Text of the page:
Buying or Selling a Pre-Owned Burial Plot

Buying or Selling a PreOwned Burial PlotIf you’re getting ready to pre-plan a funeral and are looking to save some money on burial costs, it might be a good idea to look into pre-owned cemetery plots. Although the name is a bit macabre (bringing to mind burial plots that have already seen bodies come and go), the concept of a pre-owned plot is actually quite normal.

In many pre-plan funeral packages, people pay for their cemetery plot ahead of time, intended for use when their time arrives. However, due to changes in families, marriages, location, and general funeral decisions, these plots of land don’t always get used…which means they can be available for resale at a discounted price.

How Cemeteries Work

Every cemetery is a little bit different, but it’s standard practice to include a contract clause that allows people to resell, trade, or change ownership of their cemetery plots at their own discretion. In most cases, you’ll have to pay a processing fee for transferring the title to the plot (much like you would the deed to a home), but the steps involved are fairly standard. Find a buyer, negotiate a price, transfer the ownership of the title, and the job is done.

Why Buy Pre-Owned?

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The biggest reason to buy a pre-owned cemetery plot is the amount of money you can save. Cemetery real estate is just like any other kind of real estate, in that the prices go up over time. That’s why people buy ahead of time—they can lock in low prices and enjoy knowing that they have a place to go when they die. Of course, if their plans change, that means they need to sell their land. This is good news for everyone.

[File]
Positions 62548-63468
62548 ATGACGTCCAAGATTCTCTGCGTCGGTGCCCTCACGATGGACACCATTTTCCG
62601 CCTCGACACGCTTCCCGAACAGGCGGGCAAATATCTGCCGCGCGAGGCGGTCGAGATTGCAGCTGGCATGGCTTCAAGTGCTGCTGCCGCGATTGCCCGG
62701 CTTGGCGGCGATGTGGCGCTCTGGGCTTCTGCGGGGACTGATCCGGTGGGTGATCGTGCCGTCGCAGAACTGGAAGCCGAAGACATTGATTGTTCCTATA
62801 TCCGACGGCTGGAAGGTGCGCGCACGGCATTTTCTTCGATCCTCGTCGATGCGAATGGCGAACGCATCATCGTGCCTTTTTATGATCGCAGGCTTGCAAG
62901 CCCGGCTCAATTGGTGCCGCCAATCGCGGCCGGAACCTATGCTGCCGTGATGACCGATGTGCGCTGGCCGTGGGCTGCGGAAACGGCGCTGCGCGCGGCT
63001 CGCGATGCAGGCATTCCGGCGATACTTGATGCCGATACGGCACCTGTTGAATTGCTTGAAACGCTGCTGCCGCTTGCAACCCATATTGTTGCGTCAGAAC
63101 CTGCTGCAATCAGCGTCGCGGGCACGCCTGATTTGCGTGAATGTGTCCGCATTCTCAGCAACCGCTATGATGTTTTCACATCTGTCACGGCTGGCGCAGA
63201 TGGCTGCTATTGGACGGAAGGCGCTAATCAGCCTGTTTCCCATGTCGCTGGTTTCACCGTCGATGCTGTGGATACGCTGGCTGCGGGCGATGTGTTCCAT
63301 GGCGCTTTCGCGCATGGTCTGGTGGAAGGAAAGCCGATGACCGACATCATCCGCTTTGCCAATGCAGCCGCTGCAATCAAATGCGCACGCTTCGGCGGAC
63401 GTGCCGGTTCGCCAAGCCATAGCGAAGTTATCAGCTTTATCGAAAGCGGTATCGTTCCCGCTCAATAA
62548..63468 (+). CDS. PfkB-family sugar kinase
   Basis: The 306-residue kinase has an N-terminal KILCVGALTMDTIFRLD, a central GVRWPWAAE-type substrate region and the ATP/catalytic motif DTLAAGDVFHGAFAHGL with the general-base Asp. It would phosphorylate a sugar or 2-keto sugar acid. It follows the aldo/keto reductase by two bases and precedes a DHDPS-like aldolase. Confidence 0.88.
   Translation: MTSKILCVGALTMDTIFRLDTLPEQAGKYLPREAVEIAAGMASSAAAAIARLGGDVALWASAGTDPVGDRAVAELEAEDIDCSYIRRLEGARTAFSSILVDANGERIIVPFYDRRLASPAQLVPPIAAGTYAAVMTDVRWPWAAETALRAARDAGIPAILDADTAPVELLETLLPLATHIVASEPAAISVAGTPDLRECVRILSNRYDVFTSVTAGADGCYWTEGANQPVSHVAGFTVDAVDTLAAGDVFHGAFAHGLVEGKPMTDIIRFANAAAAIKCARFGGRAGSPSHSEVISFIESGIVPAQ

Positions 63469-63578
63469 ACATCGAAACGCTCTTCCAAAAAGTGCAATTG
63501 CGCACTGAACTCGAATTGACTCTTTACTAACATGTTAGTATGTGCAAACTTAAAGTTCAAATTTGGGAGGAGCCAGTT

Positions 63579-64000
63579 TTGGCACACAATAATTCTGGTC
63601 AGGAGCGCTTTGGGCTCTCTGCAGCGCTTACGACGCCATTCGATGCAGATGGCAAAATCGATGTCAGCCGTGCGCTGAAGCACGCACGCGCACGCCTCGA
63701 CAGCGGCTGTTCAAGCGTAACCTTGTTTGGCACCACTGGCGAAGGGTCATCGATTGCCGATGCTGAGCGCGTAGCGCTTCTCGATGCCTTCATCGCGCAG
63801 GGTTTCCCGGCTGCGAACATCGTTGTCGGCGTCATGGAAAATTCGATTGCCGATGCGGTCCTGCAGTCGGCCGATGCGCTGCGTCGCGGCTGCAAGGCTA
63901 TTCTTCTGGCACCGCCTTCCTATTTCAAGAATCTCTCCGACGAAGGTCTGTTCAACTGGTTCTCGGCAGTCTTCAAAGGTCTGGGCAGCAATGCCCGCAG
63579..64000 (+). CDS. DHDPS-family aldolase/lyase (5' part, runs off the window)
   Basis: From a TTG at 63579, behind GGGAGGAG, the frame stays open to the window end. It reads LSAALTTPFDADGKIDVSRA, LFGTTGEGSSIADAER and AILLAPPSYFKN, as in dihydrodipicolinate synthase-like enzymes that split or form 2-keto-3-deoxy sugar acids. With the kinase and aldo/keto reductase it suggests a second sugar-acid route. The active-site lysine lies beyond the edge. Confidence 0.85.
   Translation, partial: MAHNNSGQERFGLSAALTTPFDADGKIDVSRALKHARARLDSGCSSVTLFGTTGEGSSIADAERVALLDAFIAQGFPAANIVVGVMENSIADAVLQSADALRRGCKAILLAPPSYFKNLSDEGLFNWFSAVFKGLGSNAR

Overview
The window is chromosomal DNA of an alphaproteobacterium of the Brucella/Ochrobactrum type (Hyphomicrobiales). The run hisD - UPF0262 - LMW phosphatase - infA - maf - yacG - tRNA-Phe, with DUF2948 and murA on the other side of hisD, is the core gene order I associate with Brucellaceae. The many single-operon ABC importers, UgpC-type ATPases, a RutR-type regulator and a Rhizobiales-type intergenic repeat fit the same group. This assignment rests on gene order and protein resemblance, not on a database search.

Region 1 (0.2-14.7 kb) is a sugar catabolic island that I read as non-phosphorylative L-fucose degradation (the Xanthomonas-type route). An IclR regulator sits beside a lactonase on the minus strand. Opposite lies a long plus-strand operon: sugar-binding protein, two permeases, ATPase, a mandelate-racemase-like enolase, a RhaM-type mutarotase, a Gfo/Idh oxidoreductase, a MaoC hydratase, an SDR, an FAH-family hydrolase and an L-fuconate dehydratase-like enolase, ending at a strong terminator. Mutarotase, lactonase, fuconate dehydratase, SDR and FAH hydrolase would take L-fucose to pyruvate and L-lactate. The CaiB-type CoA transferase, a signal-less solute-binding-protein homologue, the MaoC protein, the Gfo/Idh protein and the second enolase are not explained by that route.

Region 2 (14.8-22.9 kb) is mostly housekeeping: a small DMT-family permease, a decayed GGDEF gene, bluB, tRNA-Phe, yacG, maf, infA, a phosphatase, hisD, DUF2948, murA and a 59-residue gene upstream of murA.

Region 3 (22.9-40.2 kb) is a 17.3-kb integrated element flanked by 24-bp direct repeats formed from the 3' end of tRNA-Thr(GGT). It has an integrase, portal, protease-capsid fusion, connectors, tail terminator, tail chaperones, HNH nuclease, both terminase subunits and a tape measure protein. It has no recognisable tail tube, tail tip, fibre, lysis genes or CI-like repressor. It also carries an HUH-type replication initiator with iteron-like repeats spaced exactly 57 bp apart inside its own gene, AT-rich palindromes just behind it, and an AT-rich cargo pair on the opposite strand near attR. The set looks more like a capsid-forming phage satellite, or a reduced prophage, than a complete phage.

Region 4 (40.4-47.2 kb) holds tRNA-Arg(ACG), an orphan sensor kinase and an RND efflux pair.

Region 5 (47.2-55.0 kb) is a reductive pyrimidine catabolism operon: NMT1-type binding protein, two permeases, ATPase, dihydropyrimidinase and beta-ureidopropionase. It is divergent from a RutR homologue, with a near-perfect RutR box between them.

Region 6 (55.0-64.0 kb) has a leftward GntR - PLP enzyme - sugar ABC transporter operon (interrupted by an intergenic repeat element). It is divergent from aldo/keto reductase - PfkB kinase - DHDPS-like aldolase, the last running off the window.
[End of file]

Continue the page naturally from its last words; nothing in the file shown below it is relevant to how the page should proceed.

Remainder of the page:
In many cases (especially if enough time has passed), they can sell their plot for more than they originally paid for it. And buyers can save money on their purchase, since a secondhand plot almost always costs less than a brand new one.

How to Buy or Sell a Cemetery Plot

Cemetery plot listings can be found anywhere buying and selling goes on. Craigslist, want ads, forums, discussion boards, and even church bulletins are all good places to start looking. The most important step is to ensure that the cemetery is aware of the transaction taking place and that the transfer of title will be valid.

It’s not a bad idea to solicit the help of an attorney in this process. Because the funeral industry isn’t as regulated as the home or car buying businesses of the world, it doesn’t hurt to have an outside opinion ensuring that everything is above-board and legal.

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